Solid presentation and great horror elements complement the different style and setting unfortunately let down by some performance issues and simplistic combat.
Posted by Ben T (nutcrackr) on Mar 27, 2009 - 11:00am EST (Mar 27, 2009 11:00)
Cryostasis deserves some attention from the PC gaming community, yet it still retains a very low profile. It is a horror action title set in the North Pole on a Russian icebreaker that your character visits after it has been stranded for many years, but you aren’t alone on the ship as you discover just what happened aboard this cursed vessel. Perhaps it could be compared to a mix of Bioshock and Condemned although it has plenty of differences to both titles. The first reason it should get some attention is because it’s a very good horror action title. Additionally because it does a few things a differently with gameplay and storytelling that brings it out from the generic titles you often see today. In particular the mental echoes, flashbacks and the implementation of cold as a health mechanic. Presentation of the game is quite high, with amazing sound and atmosphere creating a unique feel aboard the Russian ship.
As a standalone horror title Cryostasis brings together all the necessary elements to shock you. The game isn’t really based around psychological horror as your mind will stay relatively focused. It’s more a jump out of your seat where creatures and events unfold unexpectedly in front of you. Initially you may be thinking monster closets, but there are very few moving walls on a Russian Icebreaker. Rather it uses clever placement, good scripting and more “natural” hiding spots. Say behind a generator that’s frozen solid or above you on a ledge, even behind a glass window. The creatures that attack you won’t always just jump out and slash immediately; they may be seen to taunt you by banging their shiny axe against a wall or running away from a distance. They may swim up to your diving suit and grab hold of it then swim away. Even some places if you’ve been playing games for long enough you come to expect scares; Cryostasis still manages to avoid some obvious ones and throws in a twist. A creature comes out toward you ready for a showdown to the death as you grit your teeth in fear reloading your rifle. Of course the solid horror would not be quite the same without the sound and atmosphere you feel around you. It also helps retain some horror elements by making the enemies kill you quite easily, so when you are accurate and time your moves well it’s not hard, if you fail or run out of bullets you won’t last long as the foes close in.
Atmosphere in Cryostasis lends itself to the horror elements as it does to the immersion through sound and graphics. The sound quality surrounding you is first class, the icebreaker will continue to creak and moan, the snow piercing through the open hull will chill you to the bone. The footsteps across frozen ice will crunch beneath you and your foes. Not only are the sound scapes well designed, the action sounds bring the icy ship to life. Of course the graphics aren’t too shabby either, most of this is because of the interesting icy effects. Also the nice shader effects when you are experiencing a flashback or a mental echo. Your cold breath will be visible in front of you and small particles of floating ice will drift through your vision as you descend a long pipe. The walls will change when heat is applied, water will run down them as a room is brought to a higher temperature from an intense light or fire and stalactites will fall shattering on the metal deck. This heat pierces through the ice in many places and sets the stage for a different take on a conventional health system.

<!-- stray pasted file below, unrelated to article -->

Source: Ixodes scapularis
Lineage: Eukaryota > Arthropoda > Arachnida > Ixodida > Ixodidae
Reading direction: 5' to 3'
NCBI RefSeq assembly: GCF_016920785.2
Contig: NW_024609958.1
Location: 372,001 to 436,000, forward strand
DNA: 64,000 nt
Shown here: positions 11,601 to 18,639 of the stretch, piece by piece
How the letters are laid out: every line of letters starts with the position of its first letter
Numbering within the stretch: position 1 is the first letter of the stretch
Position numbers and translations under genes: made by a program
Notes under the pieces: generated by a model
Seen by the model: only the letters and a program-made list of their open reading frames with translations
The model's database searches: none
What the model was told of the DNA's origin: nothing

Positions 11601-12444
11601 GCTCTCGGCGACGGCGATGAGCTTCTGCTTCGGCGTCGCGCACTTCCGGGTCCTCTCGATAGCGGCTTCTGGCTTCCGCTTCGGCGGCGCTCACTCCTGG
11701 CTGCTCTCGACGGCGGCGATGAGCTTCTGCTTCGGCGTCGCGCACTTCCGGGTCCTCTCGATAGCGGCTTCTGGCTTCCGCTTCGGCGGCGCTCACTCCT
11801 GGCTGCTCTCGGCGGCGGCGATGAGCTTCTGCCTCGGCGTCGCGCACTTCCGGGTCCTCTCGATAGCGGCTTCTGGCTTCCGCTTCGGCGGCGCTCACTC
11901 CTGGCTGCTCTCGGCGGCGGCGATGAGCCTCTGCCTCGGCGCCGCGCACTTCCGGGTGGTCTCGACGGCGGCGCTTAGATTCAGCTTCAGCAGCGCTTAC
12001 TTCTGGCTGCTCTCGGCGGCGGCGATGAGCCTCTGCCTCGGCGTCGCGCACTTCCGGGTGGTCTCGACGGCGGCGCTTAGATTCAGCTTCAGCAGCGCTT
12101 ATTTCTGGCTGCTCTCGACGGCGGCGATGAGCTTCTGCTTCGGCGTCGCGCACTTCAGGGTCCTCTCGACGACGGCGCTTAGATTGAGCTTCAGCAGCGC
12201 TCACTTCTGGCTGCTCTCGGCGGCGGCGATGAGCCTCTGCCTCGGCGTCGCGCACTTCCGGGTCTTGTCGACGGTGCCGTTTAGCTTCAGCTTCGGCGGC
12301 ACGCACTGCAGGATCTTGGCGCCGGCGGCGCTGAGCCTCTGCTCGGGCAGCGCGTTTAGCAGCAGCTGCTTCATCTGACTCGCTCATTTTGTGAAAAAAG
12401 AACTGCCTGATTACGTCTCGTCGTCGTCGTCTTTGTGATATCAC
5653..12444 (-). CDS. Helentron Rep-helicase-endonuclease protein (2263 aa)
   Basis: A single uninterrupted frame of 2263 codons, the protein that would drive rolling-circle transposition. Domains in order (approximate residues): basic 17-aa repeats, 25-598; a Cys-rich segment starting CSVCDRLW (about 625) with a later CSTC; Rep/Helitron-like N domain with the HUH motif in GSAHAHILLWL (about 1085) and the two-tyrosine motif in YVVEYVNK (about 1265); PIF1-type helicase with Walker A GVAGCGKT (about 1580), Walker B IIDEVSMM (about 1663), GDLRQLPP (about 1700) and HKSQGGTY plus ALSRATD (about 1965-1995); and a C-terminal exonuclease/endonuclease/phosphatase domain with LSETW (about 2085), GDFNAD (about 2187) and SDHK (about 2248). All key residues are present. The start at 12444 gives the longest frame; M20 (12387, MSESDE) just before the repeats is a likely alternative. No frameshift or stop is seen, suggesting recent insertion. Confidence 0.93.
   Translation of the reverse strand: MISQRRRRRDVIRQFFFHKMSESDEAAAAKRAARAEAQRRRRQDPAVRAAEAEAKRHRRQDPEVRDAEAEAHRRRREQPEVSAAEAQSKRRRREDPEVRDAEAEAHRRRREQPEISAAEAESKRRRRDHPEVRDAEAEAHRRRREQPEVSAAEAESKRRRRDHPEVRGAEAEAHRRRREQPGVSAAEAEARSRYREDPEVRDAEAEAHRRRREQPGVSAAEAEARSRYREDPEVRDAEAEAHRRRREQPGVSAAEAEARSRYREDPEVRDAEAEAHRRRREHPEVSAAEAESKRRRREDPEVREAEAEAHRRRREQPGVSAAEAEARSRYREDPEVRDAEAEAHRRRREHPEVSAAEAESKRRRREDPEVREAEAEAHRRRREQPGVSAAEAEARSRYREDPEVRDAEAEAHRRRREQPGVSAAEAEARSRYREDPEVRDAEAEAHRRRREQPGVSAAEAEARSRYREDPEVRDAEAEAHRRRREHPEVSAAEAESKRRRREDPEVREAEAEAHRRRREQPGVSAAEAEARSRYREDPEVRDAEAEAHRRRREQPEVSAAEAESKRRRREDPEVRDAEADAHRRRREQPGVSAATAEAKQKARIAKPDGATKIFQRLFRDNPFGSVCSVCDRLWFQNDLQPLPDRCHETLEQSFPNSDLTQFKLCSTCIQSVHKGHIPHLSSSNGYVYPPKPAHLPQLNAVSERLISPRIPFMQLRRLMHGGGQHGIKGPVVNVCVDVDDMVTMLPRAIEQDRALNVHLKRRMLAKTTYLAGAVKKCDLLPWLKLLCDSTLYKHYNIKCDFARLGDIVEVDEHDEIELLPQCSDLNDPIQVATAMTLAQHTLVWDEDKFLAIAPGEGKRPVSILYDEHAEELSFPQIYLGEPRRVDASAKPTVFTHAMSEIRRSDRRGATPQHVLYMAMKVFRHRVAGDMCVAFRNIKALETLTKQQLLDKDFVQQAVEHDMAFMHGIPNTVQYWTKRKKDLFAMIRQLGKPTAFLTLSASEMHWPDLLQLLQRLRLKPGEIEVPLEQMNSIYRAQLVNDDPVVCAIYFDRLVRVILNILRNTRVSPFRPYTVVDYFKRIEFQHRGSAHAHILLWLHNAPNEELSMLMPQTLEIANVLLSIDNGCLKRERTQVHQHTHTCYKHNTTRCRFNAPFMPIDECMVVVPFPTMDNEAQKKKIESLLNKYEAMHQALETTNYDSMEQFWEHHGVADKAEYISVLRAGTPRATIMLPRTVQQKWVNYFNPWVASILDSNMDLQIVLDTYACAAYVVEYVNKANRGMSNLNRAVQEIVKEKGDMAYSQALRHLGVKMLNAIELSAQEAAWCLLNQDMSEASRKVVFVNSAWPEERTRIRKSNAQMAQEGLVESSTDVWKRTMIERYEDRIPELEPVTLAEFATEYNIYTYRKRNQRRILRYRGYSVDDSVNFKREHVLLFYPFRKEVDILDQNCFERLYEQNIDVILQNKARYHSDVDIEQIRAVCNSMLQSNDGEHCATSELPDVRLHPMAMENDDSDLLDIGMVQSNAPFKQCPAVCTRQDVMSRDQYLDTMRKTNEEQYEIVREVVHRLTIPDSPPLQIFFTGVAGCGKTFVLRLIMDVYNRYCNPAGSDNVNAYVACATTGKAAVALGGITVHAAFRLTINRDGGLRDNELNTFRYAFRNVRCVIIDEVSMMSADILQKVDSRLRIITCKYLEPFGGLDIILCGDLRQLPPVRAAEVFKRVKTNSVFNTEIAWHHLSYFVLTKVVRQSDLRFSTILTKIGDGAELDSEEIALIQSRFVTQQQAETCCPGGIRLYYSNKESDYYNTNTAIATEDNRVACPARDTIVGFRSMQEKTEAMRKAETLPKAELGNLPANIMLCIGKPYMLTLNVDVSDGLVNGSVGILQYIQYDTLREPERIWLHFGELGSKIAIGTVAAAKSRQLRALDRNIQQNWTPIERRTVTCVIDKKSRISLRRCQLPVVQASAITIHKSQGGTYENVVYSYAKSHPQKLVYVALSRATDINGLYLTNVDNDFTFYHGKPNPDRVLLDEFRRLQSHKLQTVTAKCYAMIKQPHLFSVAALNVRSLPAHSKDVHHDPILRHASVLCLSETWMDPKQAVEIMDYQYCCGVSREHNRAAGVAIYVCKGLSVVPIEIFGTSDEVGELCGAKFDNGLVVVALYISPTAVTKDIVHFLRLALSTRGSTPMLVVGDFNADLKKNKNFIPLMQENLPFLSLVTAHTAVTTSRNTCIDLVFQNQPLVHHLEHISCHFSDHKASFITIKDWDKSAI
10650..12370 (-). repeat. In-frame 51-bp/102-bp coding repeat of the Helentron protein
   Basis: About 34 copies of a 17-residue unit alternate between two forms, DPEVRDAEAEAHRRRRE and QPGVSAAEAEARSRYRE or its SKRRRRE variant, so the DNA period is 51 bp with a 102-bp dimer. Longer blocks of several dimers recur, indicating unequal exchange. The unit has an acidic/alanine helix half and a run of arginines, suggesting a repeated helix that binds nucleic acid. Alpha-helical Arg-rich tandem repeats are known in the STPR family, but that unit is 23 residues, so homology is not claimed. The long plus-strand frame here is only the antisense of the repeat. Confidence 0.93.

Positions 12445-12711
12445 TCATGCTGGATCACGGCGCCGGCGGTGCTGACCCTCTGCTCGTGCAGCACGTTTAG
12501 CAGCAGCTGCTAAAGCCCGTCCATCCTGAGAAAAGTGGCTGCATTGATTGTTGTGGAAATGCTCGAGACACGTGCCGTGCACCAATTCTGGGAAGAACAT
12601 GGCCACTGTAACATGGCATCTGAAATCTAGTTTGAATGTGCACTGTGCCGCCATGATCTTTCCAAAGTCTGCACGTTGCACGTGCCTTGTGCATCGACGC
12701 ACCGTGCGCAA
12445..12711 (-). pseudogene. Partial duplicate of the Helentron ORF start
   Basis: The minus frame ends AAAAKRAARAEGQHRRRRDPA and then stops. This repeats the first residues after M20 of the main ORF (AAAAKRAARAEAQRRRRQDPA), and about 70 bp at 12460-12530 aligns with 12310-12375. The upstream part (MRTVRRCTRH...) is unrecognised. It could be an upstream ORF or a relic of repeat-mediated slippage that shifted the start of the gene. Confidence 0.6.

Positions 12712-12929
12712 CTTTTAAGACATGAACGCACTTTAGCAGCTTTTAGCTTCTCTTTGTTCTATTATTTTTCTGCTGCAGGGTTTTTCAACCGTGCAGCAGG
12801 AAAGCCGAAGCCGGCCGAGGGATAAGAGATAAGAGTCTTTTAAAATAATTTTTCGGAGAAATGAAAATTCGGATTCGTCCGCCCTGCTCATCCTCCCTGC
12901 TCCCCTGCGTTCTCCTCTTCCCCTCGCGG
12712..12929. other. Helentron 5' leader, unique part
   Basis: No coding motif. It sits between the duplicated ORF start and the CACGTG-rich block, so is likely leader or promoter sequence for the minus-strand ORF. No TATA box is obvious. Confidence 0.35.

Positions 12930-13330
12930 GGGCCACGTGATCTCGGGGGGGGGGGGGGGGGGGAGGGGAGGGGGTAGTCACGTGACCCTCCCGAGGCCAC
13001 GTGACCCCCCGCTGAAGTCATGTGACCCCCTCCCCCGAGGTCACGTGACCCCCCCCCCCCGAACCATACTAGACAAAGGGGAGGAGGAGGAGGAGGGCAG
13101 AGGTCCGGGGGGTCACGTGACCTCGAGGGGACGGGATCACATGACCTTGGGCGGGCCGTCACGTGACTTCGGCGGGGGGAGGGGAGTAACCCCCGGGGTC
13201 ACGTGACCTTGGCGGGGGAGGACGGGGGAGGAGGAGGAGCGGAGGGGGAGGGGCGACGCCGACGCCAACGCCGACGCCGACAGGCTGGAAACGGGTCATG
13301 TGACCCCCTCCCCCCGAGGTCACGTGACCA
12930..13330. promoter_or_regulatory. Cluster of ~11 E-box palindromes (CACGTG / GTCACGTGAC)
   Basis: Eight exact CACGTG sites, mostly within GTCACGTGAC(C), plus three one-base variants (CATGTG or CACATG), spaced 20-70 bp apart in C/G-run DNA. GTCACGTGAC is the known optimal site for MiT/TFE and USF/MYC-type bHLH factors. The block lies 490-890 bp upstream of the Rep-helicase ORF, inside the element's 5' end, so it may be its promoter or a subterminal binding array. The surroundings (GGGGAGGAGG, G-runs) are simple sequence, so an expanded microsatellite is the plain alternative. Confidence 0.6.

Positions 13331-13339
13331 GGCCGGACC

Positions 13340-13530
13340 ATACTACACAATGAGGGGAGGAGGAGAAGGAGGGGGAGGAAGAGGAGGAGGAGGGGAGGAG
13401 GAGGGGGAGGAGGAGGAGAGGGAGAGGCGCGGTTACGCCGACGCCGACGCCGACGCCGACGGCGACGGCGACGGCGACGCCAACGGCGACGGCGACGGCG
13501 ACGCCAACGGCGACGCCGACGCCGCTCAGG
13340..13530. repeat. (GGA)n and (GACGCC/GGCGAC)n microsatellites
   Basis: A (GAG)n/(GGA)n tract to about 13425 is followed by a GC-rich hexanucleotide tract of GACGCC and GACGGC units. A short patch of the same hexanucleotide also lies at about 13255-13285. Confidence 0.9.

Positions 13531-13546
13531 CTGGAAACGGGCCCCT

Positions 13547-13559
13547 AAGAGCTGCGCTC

The change in the health system is fairly basic involving heat and cold but it works effectively. It revolves around your body temperature, the environment has one temperature and your body temperature will slowly equalize to it. Any heat sources provide you with a fast way of recharging this body heat. When creatures land a blow your body temperature drops. So if you are damaged too much or are in the intense cold for too long you perish. You are often free to move back and recharge your heat from sources you just used as they are unlimited. It’s often a good idea to do so, but not necessary as the heat (health) sources are well positioned. The character does move slowly, and the pace of the game is significantly reduced from modern shooters, of course this isn’t really a straight shooter at all, for example many interactions and game segments are told in the past, you are shown brief segments of time before the ship was derelict. These lead up to mental echoes, where you take control of unfortunate victims to save them from a death years ago on the troubled ship.